Breakdowns, burnout don’t reflect God’s plan, women’s leader says
By Terri Lackey, Baptist Press.
Christians facing a breakdown or burnout “are taking on tasks beyond our ability, tasks God never intended us to do,” said Margaret Kennedy, a women’s leader and member of Ridgecrest Baptist Church, Dothan, Ala. “God is never going to burn us out.”
Kennedy, founder of Threads of Hope, a radio and writing ministry in Dothan, led the seminar, “Tips for Tackling Time.”
While people may not be able to manage their time, they can manage their schedules by choosing what they do during a given day, she said.
“I feel that our busyness can be a blockage to kingdom work,” Kennedy said. “Busyness is something every leader will always struggle with. There will never be a time we don’t have to manage ourselves and our schedules.”
Kennedy suggested women examine all of their current responsibilities and determine whether God intended they take them on.
“Unless we are willing to live wisely, we will miss the will of God,” she said. “Sometimes, the most godly thing a wife or mom can do is take a 30-minute nap.”
Women who are leaders “are surrounded by a lot of people’s agendas,” Kennedy said. “People clamor for our time. But wise leaders determine to invest themselves in activities and projects they know they can accomplish.”
Jesus was a leader who managed himself while purposefully following his Father’s agenda, she said.
And women can do the same, she added, if they follow a few “time tackling tips.” Kennedy’s list included:
— Start each day with a quiet time. “You should start each morning scheduling some time with the Creator of the universe. Find a special spot in your home where you go each morning.”
— Plan and prioritize in writing. “Make a list and rank it in importance,” she said. “Studies show that those who write down their goals are 90 percent more likely to complete their tasks than those who do not.”
— Be realistic about what you can do. “When we are trying to do too much, we are going to feel frustrated, stressed and guilty. Accurately block out the amount of time it takes to do a task. And don’t put more on that planner than you can possibly do.”
— Strive for effectiveness over efficiency. “Efficiency is doing the job. Effectiveness is doing the job right.”
— Eliminate time wasters by identifying them. “Talking on the phone is the number one time waster. If you’re in the middle of a project, use the answering machine. And do not feel guilty when you utilize it.”
Other time wasters, she said, include paperwork, meaningless meetings, procrastination or indecision, lack of organization, ineffective delegation, inability to say no and attempting to do too much at one time.
— Consider your biological prime time. “When are you most active. For some, it is morning; for some, it is night. Do the tasks that need the most cognitive skills when you are most alert.”
— Learn to say no. “This is one of the hardest lessons for us as women, especially leaders, because we are susceptible to the Messiah complex. If we are not in charge of everything, we at least need to be on hand.”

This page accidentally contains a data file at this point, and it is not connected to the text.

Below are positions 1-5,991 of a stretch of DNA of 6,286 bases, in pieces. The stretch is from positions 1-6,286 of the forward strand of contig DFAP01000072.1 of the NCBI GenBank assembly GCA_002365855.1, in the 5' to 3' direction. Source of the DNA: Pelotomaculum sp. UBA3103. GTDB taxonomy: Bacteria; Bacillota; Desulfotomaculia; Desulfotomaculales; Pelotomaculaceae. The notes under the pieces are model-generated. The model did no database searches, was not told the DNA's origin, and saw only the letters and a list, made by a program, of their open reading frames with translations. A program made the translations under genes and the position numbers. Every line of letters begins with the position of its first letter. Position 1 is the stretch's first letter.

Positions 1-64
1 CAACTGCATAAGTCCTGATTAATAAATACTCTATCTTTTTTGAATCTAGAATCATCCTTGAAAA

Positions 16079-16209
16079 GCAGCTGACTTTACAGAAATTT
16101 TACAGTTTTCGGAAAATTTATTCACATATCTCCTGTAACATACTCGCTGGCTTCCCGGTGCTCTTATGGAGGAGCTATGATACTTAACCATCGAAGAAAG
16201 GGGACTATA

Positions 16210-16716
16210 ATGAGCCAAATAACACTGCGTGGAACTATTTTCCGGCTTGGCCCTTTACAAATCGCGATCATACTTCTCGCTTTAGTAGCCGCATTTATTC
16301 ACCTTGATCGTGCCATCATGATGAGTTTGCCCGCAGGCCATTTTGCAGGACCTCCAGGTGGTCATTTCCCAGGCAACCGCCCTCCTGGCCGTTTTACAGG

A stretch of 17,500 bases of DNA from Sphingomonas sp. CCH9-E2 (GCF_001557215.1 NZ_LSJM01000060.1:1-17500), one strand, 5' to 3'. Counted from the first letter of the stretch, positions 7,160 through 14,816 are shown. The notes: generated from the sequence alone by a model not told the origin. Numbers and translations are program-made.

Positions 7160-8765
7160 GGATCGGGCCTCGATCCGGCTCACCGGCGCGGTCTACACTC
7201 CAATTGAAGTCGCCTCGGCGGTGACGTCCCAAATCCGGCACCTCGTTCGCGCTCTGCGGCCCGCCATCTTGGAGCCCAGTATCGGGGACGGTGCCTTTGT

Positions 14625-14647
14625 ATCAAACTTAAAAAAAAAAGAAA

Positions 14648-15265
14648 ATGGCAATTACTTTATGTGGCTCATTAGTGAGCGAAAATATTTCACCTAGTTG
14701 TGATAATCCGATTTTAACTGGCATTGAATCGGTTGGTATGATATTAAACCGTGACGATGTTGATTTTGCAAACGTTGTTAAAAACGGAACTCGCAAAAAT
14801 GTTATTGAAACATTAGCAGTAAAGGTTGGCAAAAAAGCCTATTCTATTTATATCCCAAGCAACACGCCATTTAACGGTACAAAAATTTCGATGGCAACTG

Often, leaders take pride that they are in great demand, Kennedy said. “Our calendars are brimming and we wear that busyness as a badge. But healthy leaders graciously and regularly say ‘no’ to opportunities presented to them.”
— Create space for the new things in your life. “When you get rid of the clutter in your life, you will usually be amazed at the space it leaves,” Kennedy said. “To find time for new thing, you have to reduce or eliminate an old thing.”
God sometimes narrows a person’s life so he can broaden it, she said. “You can trust God in the broadening and narrowing of your life.”
— Learn to delegate. “This is a biblical principle. Moses did it. That was the only way in the world he could survive, and it’s the best way to train up leaders–by allowing them the freedom to learn and make mistakes.”
— Make meetings productive. “Don’t ever meet without an agenda, and a numbered agenda is best. People need to know there is a purpose for the meeting, and that there will be an end to it.”
— Employ time saving systems. “If you are going to use the new and improved electronic calendar, make sure it saves you time. Find out what works for you. Technology can be a time saver or a time waster.”
— Determine to destroy the paper monster. “Find out how long you should keep some papers, then after that, don’t keep them any more. When you look at paper, determine once where you should keep it. Handle mail now.”
She suggested culling out old resources, especially ones that haven’t been looked at in two years. “Experts estimate we could throw out 40 to 50 percent of the paper we store up.”
— Establish a place for everything. “We have too much stuff. Determine to de-clutter your house.”
— Establish a quick pick-up plan. “Get your family to help. Say, ‘OK, it’s quick clean-up time.’ Clutter is chaos.”
— Do not discount small fragments of time. “Use the time you spend waiting for appointments to read or write letters. Always keep a book handy.”
Kennedy said her son sends red-light prayers to God. “When he stops at a red light, he asks God to bring someone to his mind, and he prays for them.”
— Remember to assess often and adjust where needed. “When you find you are not succeeding in this area of redeeming your time, then just back up and ask God what adjustments you need to make.”
Kennedy said every day, each person wakes up with 86,400 seconds of time to spend. “We have no balances, overdrafts or carryovers. Try to get the utmost out of each day.”